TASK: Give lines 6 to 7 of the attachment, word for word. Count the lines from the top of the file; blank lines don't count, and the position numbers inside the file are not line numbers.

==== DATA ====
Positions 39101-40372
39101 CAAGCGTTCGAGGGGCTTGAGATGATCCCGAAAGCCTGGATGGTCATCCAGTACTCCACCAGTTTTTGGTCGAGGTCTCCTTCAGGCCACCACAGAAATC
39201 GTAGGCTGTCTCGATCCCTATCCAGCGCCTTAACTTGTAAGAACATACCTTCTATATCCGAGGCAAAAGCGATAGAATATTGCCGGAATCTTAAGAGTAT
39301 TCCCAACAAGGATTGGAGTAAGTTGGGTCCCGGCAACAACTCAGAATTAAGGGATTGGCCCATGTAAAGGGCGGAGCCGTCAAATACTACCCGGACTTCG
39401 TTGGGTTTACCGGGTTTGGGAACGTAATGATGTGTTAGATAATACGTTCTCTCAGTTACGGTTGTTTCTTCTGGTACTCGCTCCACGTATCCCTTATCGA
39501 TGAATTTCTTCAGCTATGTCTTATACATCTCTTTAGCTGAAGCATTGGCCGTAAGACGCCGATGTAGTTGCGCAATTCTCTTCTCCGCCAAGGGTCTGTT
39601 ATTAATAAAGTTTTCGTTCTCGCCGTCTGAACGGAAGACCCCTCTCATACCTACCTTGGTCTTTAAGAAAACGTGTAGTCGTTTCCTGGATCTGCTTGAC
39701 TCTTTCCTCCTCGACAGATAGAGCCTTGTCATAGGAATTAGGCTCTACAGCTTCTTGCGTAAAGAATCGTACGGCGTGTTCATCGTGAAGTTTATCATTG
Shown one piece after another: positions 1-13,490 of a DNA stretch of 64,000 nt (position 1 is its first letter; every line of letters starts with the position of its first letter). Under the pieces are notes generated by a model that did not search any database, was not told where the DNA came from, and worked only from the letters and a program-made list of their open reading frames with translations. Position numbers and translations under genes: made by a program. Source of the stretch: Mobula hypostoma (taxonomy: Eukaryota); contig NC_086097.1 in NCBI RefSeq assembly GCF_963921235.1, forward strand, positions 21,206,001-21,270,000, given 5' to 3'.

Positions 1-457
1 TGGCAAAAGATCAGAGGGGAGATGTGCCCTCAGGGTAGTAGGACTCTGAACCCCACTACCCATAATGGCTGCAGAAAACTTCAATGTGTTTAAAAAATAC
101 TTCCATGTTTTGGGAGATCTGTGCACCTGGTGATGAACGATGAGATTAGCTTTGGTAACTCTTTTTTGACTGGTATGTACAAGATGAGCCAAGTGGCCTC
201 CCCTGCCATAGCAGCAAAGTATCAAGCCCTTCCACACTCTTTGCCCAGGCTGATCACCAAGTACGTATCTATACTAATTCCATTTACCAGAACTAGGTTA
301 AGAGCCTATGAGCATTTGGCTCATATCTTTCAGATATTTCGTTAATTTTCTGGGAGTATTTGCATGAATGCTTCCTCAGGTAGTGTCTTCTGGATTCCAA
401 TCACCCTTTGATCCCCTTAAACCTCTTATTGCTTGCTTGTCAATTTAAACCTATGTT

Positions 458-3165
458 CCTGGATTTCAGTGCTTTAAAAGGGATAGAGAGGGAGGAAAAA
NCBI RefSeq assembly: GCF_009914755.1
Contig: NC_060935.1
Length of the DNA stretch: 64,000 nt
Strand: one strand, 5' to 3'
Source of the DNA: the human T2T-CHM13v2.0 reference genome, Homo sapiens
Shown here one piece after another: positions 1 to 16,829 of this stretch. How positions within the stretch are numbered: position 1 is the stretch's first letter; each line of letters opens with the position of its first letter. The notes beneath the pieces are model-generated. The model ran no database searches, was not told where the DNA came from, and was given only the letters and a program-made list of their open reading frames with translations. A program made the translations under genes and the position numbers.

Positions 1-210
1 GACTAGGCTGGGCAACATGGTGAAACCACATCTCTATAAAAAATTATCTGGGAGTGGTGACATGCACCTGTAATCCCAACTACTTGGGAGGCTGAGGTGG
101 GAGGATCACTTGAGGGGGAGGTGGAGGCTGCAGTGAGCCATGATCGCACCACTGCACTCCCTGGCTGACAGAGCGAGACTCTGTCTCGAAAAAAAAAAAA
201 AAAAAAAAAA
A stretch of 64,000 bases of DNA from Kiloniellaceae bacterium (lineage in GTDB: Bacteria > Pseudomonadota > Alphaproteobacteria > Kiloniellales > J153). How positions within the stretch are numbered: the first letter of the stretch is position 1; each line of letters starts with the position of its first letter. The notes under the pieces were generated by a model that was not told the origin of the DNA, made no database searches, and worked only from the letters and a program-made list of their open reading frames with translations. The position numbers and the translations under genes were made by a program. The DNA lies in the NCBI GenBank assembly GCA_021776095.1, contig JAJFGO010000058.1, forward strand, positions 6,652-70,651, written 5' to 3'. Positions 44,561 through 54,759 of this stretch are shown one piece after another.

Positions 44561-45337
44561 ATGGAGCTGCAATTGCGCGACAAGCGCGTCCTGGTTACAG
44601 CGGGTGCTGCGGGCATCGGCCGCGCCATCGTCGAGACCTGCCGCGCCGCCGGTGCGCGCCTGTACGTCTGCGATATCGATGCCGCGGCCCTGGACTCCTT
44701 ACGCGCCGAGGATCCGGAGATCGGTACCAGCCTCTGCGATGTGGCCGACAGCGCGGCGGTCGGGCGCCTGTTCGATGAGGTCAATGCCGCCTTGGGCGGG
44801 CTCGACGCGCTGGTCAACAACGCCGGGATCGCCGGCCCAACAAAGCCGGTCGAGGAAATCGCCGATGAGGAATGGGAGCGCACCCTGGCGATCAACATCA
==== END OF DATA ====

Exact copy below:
39501 TGAATTTCTTCAGCTATGTCTTATACATCTCTTTAGCTGAAGCATTGGCCGTAAGACGCCGATGTAGTTGCGCAATTCTCTTCTCCGCCAAGGGTCTGTT
39601 ATTAATAAAGTTTTCGTTCTCGCCGTCTGAACGGAAGACCCCTCTCATACCTACCTTGGTCTTTAAGAAAACGTGTAGTCGTTTCCTGGATCTGCTTGAC